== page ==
I live in a veritable thrift shop. Like, no joke. I cannot get anywhere without walking by stands selling anything you can imagine – pants, avocados, sheets, fabric, stoves. I live right around Toi Market, a giant market in which you can find ANYTHING. I challenge you to think of one thing that they don’t sell there - anything that can be bought in bulk, placed in a small wooden kiosks (okay, so not cars), but they have pretty much anything. Bandanas. Beans. Belts. Bananas. Coat hangers. Cow meat. Cashmere sweaters. Canteens. Coffins. I walk through this market every day and am tempted to buy many things, and others I am just amused about. How exactly does someone amass several dozen shovel heads? Or a few hundred spare socks? Where does this come from? I really enjoy my walks through the markets, browsing through piles of sweaters and shirts that someone somewhere threw away. Some items still have “goodwill” or “value village” tags still stuck on them. Yesterday I found a t-shirt from a basketball tournament at the Boys and Girls club in my hometown in Washington state.
What is really convenient is that no matter where I go when I am looking at clothes the sales person declares that all of his goods are “your size! Your size! Everything is your size!”. I am simultaneously a size 4 and a size 14. Rock on.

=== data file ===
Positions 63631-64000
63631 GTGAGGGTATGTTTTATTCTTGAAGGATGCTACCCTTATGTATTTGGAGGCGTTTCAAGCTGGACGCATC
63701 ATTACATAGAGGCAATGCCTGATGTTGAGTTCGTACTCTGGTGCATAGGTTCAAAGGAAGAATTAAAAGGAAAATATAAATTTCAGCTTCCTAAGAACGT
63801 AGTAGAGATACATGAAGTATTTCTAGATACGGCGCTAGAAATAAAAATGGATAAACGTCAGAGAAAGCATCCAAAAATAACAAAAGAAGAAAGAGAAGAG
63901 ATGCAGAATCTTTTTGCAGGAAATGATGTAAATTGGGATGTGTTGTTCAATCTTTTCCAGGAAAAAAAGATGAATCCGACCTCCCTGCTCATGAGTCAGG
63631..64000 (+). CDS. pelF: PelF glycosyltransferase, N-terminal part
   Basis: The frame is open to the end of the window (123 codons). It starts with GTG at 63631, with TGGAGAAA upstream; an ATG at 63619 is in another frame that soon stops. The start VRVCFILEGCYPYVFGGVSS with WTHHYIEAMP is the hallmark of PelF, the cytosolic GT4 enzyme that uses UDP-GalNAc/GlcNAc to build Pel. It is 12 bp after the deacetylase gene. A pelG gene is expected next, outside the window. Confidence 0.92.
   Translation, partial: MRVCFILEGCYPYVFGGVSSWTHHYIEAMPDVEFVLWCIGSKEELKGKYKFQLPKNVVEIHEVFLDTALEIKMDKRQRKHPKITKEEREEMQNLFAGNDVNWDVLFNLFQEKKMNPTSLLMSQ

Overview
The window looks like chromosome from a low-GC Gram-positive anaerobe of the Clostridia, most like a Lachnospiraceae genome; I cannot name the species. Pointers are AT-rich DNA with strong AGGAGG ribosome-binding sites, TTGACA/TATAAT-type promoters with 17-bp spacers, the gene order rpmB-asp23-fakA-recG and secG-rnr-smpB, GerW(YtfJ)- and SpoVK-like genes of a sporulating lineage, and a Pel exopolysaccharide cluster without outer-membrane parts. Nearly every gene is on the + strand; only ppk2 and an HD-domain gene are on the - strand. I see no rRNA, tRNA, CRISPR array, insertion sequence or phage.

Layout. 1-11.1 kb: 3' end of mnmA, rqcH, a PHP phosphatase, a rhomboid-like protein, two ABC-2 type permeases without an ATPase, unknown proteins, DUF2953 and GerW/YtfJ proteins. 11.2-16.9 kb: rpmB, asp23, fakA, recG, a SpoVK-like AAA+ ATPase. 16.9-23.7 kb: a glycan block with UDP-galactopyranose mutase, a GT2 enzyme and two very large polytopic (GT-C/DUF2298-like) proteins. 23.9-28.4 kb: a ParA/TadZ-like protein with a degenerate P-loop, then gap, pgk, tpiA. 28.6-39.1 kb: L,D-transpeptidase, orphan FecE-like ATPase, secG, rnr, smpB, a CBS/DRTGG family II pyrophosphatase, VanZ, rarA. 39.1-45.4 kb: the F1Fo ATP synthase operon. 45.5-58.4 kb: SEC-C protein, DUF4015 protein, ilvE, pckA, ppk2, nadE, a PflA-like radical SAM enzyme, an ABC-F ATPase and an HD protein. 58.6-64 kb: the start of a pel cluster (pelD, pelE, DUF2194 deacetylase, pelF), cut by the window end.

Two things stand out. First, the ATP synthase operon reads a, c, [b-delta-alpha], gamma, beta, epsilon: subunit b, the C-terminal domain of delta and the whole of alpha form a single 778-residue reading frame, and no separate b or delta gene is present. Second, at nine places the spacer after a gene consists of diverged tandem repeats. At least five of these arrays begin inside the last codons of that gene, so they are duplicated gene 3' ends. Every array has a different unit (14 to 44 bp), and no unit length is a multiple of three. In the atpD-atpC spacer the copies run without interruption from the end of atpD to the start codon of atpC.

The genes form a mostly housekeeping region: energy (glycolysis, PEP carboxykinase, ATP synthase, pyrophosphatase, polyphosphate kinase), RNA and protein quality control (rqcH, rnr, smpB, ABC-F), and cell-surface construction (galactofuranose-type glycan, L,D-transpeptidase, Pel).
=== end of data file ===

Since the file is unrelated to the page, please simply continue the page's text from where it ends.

Life in a market provides many temptations and no end of hustle and bustle. I have made friends with a couple of the people who run shops by where I stay and they know my name and we chat it up every morning. I am in awe at how they pack it all in every single night and bring it all back in the next day. This market was destroyed by fire in the post-election violence of 2008 and was rebuilt after with the help of a few donor organizations. Although the market is loud and results in a continuous 24/7 soundtrack, it is an exciting place to live.
|The market, part of my daily path to CFK.|